STEERING COMMITTEE

Ahmet Gurakar, MD, FACG (Co-Chair)
Associate Professor of Medicine
Division of Gastroenterology and Hepatology
Medical Director, Liver Transplantation
Johns Hopkins University School of Medicine
Baltimore, Maryland

Susan L. Humphreys, RN, MS (Co-Chair)
Nurse Manager
Johns Hopkins Hospital Kidney Transplant Program
Comprehensive Transplant Center
Baltimore, Maryland

Jane C. Shivnan, MScN, RN, AOCN (Nurse Planner)
Executive Director
The Institute for Johns Hopkins Nursing
Baltimore, Maryland

Aijaz Ahmed, MD
Associate Professor of Medicine
Division of Hepatology
Stanford University Medical Center
Stanford, California

Daryl Lau, MD, MSc, MPH
Associate Professor of Medicine
Harvard Medical School (HMS)
Director of Translational Liver Research
Beth Israel Deaconess Medical Center, HMS
Boston, Massachusetts

Author/Speaker Disclosures
Dr Gurakar reports receiving honoraria from Schering-Plough Corporation; serving as a consultant for Gilead; and for receiving other financial or material support from BMS for CME activities and mentoring of a fellow (received an award).

Dr Ahmed reports serving as an advisor for Bristol-Myers Squibb Company and Gilead.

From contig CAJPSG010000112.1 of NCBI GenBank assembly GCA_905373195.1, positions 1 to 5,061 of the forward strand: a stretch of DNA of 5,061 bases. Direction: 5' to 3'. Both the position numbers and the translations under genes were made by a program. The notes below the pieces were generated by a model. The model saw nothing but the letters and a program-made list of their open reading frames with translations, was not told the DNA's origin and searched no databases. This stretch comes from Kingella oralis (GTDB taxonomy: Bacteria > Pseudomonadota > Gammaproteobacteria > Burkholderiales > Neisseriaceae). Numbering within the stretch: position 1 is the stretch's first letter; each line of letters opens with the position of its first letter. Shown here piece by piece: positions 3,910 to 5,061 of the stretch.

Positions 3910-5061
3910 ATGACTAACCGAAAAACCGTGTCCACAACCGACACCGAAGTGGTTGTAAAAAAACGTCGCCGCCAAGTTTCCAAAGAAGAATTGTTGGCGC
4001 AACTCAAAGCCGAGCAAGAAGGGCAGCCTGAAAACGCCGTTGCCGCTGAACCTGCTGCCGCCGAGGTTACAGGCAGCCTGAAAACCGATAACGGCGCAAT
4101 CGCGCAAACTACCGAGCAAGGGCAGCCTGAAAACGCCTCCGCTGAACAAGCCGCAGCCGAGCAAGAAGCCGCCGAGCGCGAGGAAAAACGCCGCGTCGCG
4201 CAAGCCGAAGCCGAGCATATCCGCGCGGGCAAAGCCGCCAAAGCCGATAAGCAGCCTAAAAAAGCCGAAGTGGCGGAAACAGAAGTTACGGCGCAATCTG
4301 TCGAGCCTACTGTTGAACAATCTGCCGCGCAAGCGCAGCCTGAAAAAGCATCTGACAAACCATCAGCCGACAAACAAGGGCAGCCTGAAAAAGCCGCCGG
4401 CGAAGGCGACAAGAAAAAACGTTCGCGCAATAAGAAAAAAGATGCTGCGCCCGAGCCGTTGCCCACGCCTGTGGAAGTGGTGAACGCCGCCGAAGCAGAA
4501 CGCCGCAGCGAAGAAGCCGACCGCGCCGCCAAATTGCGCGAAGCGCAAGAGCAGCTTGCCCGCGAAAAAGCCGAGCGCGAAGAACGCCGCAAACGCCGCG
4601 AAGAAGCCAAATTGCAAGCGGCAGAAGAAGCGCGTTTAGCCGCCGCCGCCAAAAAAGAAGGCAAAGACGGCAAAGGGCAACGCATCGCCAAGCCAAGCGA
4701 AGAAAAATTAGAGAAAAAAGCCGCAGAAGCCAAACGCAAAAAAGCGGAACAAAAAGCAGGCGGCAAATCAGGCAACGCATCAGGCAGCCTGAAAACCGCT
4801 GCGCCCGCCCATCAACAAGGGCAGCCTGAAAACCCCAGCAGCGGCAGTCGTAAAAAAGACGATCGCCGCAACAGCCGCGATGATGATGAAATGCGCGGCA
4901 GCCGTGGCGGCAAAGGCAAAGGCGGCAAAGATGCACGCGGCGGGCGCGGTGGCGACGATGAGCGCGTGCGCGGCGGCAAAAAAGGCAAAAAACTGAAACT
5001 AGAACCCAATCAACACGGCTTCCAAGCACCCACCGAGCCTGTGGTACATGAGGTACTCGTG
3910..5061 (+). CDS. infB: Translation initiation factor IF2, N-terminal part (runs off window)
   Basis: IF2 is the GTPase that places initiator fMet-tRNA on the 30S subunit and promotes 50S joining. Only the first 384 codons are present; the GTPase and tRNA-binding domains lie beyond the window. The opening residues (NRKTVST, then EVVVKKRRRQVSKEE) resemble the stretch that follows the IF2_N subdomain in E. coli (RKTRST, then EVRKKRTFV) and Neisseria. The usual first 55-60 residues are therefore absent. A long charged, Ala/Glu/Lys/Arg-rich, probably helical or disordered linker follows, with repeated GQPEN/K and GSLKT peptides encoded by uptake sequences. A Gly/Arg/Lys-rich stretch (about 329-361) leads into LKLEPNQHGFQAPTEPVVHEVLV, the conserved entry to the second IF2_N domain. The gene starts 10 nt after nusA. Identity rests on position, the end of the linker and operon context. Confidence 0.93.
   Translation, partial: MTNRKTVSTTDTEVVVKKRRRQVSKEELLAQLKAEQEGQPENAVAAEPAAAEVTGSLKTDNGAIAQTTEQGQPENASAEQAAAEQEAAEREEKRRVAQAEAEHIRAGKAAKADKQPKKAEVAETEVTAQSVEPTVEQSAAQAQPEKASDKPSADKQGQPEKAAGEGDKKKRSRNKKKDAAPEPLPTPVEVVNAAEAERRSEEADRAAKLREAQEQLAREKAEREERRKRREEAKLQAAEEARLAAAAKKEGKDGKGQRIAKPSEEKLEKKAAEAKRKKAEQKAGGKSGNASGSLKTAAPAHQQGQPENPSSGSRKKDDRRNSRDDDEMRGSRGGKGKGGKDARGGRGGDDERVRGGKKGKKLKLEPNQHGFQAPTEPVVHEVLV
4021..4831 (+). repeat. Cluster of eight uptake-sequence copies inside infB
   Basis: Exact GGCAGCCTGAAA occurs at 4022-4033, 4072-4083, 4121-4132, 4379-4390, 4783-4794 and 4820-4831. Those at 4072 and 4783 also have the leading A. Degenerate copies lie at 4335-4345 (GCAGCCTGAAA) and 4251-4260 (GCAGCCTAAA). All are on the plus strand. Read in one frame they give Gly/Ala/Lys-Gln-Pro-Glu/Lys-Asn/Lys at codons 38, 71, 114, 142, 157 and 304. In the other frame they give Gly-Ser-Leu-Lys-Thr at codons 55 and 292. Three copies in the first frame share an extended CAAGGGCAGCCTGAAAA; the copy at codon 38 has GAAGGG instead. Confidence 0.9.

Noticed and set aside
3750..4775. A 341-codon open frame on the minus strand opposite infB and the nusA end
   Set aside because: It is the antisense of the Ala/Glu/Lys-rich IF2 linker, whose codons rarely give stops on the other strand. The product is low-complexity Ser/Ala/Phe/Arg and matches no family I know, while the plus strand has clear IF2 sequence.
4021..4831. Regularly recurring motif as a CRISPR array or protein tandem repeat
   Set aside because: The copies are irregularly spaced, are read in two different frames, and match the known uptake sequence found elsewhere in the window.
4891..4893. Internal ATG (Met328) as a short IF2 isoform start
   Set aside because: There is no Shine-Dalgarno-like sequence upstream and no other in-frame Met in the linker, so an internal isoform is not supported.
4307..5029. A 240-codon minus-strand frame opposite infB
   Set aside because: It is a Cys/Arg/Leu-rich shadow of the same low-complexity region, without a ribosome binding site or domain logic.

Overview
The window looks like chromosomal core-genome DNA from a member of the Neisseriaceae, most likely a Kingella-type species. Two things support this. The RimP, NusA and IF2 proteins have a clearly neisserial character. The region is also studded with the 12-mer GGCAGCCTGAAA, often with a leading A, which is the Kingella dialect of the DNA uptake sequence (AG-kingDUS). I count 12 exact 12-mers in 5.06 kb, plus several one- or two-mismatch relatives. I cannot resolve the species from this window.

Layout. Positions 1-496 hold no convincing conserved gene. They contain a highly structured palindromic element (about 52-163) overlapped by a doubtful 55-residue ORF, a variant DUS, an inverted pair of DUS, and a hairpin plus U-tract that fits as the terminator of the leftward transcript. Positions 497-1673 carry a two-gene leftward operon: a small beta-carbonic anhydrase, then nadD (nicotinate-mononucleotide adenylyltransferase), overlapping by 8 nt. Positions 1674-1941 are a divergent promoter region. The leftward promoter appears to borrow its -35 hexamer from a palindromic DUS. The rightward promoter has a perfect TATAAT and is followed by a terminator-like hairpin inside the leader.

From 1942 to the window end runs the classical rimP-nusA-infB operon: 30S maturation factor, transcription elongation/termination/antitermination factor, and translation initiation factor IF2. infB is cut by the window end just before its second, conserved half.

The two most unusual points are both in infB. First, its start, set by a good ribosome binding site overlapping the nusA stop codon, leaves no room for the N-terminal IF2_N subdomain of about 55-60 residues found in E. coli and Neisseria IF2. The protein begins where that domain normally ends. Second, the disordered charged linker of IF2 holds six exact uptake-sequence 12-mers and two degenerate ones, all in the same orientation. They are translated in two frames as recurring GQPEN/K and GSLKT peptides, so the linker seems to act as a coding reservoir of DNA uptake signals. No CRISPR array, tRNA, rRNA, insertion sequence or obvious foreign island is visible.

Dr Lau reports receiving research grants from Bristol-Myers Squibb Company and a pending research grant from Gilead; and receiving research funding (medication supply only) from Roche Pharmaceuticals and Schering-Plough Corporation.

Planner Disclosures
Dr Gurakar reports receiving honoraria from Schering-Plough Corporation; serving as a Principal Investigator for BMS; serving as a consultant and a regional Board Consultant for Gilead; and for receiving other financial or material support from BMS for CME activities and mentoring of a fellow (received an award).

No other planners have indicated that they have any financial interests or relationships with a commercial entity.

Off-Label Product Discussion

No faculty member has indicated that their content will include information on off-label products.

Non-endorsement of Products

The Institute for Johns Hopkins Nursing and the American Nurses Credentialing Center do not endorse the use of any commercial products discussed or displayed in conjunction with this educational activity.

DISCLAIMER